COURTESY OF IKAIKA HUSSEY
Halau Lokahi Public Charter School students and other volunteers helped reassemble an ahu yesterday on the grounds of Iolani Palace. Vandals partly dismantled the ahu, which was built in 1993 for the 100th anniversary of the overthrow of the Hawaiian monarchy, over the weekend.
Vandals desecrate Iolani Palace shrine
More than 20 stones are scattered up to 75 feet from where they were set in 1993
Vandals partly dismantled an ahu on the grounds of Iolani Palace this weekend, scattering more than 20 sacred stones around the grassy area and leaving one atop the site's gated burial mound.
The desecration comes less than a week after a native Hawaiian altar at the summit of Mauna Kea was knocked down.
"It's akin to burning down a black church," said Ikaika Hussey, a native Hawaiian activist. "I think it was a cowardly act of barbarism. The person who did this clearly knew that it was a significant site."
The Iolani Palace ahu was built in 1993 on the 100th anniversary of the overthrow of the Hawaiian kingdom. After the desecration was discovered at about noon yesterday, a group of native Hawaiians gathered at the site to see the damage. Halau Lokahi charter school high school students started the work of putting the ahu back together at around 4 p.m.
The desecration apparently happened sometime late Saturday or early yesterday. No witnesses have come forward.
But Hussey said an unknown man knocked on the door of Iolani Palace at about 11:30 p.m. Saturday and told security guards to "come outside to look at something." The guards told the man they could not leave the palace, according to a mention in the guards' log.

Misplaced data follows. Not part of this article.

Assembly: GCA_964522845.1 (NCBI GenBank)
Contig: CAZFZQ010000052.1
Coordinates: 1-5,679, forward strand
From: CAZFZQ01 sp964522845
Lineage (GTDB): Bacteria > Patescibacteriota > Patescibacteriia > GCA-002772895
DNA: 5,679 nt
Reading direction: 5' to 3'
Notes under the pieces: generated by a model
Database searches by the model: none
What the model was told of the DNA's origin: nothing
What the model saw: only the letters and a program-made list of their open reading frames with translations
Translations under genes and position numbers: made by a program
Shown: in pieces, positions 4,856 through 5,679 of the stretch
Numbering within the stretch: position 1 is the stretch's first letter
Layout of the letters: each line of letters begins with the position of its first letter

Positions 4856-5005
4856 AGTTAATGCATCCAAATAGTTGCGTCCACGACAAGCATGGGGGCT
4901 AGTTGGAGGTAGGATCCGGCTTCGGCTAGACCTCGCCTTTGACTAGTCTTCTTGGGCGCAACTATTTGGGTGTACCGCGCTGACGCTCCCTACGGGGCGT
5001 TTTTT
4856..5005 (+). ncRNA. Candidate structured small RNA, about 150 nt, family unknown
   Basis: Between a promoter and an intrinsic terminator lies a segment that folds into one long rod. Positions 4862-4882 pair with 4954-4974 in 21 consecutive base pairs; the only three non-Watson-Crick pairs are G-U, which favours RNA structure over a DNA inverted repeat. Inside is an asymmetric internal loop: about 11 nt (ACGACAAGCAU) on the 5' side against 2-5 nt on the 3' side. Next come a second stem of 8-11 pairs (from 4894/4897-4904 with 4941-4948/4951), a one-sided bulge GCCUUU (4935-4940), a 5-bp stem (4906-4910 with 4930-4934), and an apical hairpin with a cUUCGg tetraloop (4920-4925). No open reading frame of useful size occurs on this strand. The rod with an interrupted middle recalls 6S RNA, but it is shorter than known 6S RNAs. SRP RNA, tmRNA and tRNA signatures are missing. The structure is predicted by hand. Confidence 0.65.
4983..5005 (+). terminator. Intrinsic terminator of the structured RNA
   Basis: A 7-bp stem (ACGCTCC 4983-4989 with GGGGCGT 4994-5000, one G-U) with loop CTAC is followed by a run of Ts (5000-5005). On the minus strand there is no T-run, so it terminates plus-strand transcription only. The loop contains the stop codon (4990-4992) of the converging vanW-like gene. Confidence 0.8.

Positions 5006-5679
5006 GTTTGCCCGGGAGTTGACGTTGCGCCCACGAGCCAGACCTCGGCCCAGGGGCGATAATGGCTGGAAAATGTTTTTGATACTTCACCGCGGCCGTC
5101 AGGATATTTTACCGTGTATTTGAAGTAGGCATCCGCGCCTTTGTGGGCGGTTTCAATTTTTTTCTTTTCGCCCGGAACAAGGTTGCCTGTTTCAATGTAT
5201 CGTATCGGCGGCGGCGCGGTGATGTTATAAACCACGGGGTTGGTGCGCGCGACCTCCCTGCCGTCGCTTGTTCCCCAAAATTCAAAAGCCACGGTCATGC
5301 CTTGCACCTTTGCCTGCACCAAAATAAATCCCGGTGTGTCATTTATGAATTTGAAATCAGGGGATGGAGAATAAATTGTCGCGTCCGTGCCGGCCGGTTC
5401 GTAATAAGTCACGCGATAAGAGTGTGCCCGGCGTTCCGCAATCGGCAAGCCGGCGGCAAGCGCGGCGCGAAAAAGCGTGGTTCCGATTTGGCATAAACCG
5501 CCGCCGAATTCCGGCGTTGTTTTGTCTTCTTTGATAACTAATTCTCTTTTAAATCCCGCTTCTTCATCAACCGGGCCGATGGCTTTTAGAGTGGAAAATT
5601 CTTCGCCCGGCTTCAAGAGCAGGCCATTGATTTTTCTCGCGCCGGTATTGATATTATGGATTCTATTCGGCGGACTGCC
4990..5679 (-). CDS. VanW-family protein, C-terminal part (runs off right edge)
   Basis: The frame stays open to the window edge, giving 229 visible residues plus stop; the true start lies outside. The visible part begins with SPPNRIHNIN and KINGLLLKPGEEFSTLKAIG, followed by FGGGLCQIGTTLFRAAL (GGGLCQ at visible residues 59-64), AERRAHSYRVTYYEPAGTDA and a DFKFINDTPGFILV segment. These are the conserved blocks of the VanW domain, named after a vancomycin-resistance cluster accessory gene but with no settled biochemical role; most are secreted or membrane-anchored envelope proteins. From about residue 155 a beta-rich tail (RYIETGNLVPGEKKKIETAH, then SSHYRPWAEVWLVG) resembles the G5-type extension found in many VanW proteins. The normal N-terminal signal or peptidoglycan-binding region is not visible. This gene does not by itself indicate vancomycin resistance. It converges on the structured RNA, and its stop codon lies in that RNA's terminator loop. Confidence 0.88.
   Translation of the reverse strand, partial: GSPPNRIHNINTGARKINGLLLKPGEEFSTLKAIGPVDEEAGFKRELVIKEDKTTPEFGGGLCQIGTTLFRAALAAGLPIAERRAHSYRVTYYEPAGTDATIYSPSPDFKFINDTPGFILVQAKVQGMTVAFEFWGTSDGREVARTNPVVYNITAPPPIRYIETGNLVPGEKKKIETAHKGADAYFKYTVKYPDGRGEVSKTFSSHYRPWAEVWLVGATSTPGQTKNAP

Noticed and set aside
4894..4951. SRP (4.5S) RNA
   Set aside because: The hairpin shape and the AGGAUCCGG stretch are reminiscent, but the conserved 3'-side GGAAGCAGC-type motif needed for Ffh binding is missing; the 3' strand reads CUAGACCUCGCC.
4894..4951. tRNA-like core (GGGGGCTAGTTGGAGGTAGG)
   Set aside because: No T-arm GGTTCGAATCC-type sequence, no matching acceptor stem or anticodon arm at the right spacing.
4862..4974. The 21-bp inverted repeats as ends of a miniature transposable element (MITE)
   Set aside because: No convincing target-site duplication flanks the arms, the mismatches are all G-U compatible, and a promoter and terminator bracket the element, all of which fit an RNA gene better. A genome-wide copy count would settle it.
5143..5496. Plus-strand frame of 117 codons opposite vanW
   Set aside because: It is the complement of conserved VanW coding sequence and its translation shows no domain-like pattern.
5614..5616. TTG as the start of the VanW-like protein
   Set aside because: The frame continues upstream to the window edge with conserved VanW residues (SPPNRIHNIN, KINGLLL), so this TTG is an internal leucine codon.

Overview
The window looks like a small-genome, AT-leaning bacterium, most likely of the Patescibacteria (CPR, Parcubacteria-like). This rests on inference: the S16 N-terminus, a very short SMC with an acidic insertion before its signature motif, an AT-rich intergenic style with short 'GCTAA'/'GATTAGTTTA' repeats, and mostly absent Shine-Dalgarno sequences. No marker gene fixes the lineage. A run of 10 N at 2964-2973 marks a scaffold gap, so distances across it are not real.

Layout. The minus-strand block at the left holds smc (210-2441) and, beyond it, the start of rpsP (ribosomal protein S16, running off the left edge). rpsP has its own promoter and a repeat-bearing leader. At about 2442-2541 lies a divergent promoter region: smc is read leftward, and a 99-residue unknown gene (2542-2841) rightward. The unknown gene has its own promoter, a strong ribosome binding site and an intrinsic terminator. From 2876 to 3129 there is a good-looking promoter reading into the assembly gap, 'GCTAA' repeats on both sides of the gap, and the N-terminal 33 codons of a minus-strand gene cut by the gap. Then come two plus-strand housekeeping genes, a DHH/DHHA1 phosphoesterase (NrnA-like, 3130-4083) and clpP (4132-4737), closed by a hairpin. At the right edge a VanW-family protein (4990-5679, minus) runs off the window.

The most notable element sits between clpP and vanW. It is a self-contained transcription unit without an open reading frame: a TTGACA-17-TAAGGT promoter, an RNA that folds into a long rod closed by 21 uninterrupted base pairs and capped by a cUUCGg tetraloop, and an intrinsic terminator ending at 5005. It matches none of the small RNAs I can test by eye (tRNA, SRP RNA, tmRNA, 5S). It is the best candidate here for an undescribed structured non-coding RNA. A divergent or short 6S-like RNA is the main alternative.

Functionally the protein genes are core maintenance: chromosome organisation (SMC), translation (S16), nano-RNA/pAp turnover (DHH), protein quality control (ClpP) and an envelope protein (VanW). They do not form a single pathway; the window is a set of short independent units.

Hussey believes the man might have been a witness or noted something had happened to the ahu.
FL MORRIS / FMORRIS@STARBULLETIN.COM
Students of Halau Lokahi Public Charter School and other members of the Hawaiian community helped rebuild a vandalized ahu yesterday at Iolani Palace. After completing the project, the students performed a spiritual offering, or hookupu, of hula, oli and pule. Varner Allbrett, center, was among those who took part in a hula to Pele.
In addition to scattering stones up to 75 feet from the ahu, vandals also placed one in a tree and a second on the nearby burial mound. In the gated mound area, plants were disrupted and one ti plant was unearthed.
"It becomes a kind of hate speech," said Lynette Cruz, who has placed a stone on the ahu. "Definitely, there's a feeling that it's OK to do this. I think it's just a kind of general disrespect."
Melvin Kalahiki, who helped build the ahu, said there will be a gathering sometime this afternoon to pray at the site.
"Perhaps whoever did this had no idea what they were doing," said Kalahiki as his eyes welled with tears.
The shrine has hundreds of stones, some of which were hand-carried from Hawaiians on the mainland or other islands. Over the years, the ahu has grown as more stones are added.
This is the first time it has been desecrated.
"This ahu was put here. It belongs to the people," Kalahiki said, adding that many feel "a kinship" around the shrine, a regular gathering place for native Hawaiian ceremonies. Some families have even scattered the ashes of their loved ones on the altar, Cruz said.
James Nakapaahu, who has a family stone in the ahu, said the desecration could be some of sort of retaliation -- though he did not know for what.
"This is sacred to all of us," Nakapaahu said. "It's unthinkable."
On Tuesday an alter built in 1997 atop Mauna Kea was vandalized with what appeared to be a machete.
The altar was used for spiritual purposes and also housed the personal items of two soldiers from Hawaii who were killed in Iraq.
Vandals struck two sacred stones in Hilo within a nine-day period in 2003, spray-painting them with Hawaiian words and the dates "1893-2004."